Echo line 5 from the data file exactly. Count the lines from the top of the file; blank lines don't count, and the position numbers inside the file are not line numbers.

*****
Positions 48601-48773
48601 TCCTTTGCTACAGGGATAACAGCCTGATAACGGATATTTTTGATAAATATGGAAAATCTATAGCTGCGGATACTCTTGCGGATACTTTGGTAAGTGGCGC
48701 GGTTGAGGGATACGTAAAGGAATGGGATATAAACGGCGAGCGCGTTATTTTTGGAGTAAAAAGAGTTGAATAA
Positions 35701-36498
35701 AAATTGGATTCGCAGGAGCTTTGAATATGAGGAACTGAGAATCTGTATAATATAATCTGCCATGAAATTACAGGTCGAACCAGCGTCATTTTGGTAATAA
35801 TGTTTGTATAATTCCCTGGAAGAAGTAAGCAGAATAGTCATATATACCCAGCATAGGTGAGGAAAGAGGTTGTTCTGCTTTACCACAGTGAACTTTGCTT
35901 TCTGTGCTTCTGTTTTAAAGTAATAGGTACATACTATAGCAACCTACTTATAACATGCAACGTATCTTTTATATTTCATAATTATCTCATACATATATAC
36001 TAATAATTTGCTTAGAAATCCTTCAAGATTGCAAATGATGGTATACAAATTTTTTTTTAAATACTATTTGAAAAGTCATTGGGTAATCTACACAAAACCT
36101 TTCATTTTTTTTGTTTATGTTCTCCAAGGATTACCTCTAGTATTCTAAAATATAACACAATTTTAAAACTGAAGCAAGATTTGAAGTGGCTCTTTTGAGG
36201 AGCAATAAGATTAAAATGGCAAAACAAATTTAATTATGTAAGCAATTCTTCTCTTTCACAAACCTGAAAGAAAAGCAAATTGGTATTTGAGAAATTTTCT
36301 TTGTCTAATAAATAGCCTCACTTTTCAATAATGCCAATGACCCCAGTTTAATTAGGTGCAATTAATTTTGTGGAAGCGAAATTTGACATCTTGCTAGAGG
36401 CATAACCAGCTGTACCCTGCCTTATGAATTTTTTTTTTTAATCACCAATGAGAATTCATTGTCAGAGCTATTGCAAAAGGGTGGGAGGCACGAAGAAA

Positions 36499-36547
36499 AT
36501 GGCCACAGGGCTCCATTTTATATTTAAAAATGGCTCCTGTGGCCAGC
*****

35701 AAATTGGATTCGCAGGAGCTTTGAATATGAGGAACTGAGAATCTGTATAATATAATCTGCCATGAAATTACAGGTCGAACCAGCGTCATTTTGGTAATAA